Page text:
The Wrong Box by Robert Louis Stevenson and Lloyd Osbourne (1889)
When we think of Robert Louis Stevenson, we generally conjure up images out of Treasure Island or The Strange Case of Dr Jekyll and Mr Hyde, but we usually don't associate him with Victorian comic novels. Yet The Wrong Box, which one of several novels he wrote in collaboration with his stepson Lloyd Osbourne, is just such an example. Filled with thoroughly silly characters, asides to the reader, complaints against the publisher being stingy about including maps and barrow loads of word play, it chronicles the chain of events centred around the last two surviving members of a tontine. That is, an investment set up in the name of a group of young boys decades ago with the profits going to the last surviving boy.
Perhaps "boy" isn't the right word, because they last two brothers are in their mid seventies. At any rate, a mix up in identities in a rail accident lead to the heirs of one brother thinking that he's died in the wreck when, in reality, he's merely taken the opportunity to escape from the smothering care of his relations. Hoping to keep in the running for the tontine, the two cousins who accompanied their supposedly dead uncle on the train pack up what they think is his body and ship it to themselves in hope of keeping their uncle literally on ice until his brother dies. Unfortunately, there's a mix up in the packing labels and the wrong box goes to the wrong address. Now the cousins are in possessions of a giant marble statue and an artist has a dead body. How is one party to recover it before the second party fobs it off on a third party? And what will the third party do with the body? And what about the escaped uncle?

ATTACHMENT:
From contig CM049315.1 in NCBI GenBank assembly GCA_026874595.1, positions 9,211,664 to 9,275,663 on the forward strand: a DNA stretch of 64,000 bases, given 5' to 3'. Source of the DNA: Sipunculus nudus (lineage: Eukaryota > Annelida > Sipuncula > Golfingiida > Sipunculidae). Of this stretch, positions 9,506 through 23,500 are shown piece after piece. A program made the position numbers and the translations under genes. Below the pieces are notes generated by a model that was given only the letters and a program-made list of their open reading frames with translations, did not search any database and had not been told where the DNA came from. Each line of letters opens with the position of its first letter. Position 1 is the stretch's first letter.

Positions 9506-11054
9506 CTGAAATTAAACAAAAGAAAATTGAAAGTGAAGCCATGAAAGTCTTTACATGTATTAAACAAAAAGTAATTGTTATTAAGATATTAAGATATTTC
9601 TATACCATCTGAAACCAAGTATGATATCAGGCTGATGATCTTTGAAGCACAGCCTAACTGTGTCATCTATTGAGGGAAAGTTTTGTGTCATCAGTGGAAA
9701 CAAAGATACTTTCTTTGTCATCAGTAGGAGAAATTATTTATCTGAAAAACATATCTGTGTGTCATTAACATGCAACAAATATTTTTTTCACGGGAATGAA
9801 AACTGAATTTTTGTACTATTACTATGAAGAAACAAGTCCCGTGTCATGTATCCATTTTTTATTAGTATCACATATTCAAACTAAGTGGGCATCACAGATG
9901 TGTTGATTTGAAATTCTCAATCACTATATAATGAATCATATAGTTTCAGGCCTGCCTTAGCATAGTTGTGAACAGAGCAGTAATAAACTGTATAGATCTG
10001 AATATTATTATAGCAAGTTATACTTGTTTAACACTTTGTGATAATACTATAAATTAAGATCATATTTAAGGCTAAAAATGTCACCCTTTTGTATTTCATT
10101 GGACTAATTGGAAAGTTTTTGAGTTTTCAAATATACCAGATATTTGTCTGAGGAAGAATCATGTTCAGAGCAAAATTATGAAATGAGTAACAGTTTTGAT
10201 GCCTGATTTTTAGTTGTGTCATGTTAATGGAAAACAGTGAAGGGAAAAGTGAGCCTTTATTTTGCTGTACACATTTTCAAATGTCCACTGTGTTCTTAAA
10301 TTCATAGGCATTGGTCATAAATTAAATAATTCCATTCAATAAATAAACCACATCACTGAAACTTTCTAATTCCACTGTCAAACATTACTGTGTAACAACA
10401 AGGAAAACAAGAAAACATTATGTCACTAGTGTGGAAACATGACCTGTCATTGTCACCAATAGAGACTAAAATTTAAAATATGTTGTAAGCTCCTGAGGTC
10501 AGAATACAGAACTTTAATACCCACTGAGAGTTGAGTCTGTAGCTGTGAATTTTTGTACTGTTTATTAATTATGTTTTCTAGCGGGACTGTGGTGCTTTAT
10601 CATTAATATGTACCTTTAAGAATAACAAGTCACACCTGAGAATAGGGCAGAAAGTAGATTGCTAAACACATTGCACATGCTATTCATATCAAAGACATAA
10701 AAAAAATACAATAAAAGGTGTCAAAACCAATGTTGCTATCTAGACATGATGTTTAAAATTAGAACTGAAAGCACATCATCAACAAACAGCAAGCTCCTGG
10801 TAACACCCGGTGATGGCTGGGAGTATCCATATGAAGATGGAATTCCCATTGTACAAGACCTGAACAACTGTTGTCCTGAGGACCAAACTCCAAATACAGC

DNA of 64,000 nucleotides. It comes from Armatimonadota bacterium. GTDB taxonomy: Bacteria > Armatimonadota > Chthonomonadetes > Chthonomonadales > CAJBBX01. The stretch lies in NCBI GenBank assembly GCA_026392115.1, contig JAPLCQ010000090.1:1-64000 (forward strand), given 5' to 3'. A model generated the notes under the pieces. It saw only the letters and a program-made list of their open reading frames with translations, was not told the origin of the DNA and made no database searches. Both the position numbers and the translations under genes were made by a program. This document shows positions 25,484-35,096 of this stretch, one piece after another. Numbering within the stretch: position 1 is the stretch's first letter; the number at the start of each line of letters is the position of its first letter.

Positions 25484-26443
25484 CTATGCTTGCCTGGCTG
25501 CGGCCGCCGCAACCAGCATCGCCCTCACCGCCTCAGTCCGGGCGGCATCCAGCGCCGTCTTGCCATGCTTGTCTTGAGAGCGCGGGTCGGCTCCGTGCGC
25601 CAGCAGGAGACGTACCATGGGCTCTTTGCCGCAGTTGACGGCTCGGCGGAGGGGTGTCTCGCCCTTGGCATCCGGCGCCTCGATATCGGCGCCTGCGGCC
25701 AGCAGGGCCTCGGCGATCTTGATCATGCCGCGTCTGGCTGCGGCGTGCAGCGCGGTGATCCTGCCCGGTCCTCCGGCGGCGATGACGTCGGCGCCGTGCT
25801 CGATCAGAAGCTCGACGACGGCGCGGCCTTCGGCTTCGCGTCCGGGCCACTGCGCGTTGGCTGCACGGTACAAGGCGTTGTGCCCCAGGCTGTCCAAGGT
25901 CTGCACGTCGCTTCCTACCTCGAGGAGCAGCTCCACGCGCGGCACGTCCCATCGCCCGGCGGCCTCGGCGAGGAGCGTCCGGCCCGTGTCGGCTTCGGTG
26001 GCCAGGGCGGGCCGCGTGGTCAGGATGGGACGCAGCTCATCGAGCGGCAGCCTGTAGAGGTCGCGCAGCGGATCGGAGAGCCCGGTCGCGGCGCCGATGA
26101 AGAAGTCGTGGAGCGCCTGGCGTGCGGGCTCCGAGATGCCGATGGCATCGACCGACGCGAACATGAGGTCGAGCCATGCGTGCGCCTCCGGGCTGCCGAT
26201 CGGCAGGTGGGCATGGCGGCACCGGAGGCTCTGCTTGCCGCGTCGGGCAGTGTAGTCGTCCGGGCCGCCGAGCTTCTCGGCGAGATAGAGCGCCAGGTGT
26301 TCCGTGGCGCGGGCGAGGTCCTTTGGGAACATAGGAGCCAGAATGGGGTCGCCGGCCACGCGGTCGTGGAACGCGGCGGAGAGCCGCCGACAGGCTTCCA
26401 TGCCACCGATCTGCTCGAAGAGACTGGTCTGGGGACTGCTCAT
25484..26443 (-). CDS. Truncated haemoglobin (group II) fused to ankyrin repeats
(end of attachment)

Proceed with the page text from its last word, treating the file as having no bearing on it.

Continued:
The Wrong Box is definitely a funny read. Rudyard Kipling pronounced it a real thigh-slapper, though not in those words. His characters are often very odd from the uncle who is a terrifying bore to a very unartistic artist and the book's voice has the clever, conversational snap of Jerome or Wodehouse. It's meringue, but one can't fault meringue for what it is.
The only fly in the ointment is that Stevenson and Osbourne missed the opportunity to crank this funny tale into full-on farce by making it more relentlessly logical. Each of the instances follow on very nicely fromthe previous, but there isn't any real tangling of the skeins and we never worry about how anyone is going to get themselves out of the snarl. Worse, the resolutions come sequentially rather than in fast order, so when the final plot point falls, it has a feeling of anti-climax.
Once a rarity known only to the haunters of the more obscure secondhand book shops, The Wrong Box is now easily available on line to anyone who wishes to just follow the link at the top of this review.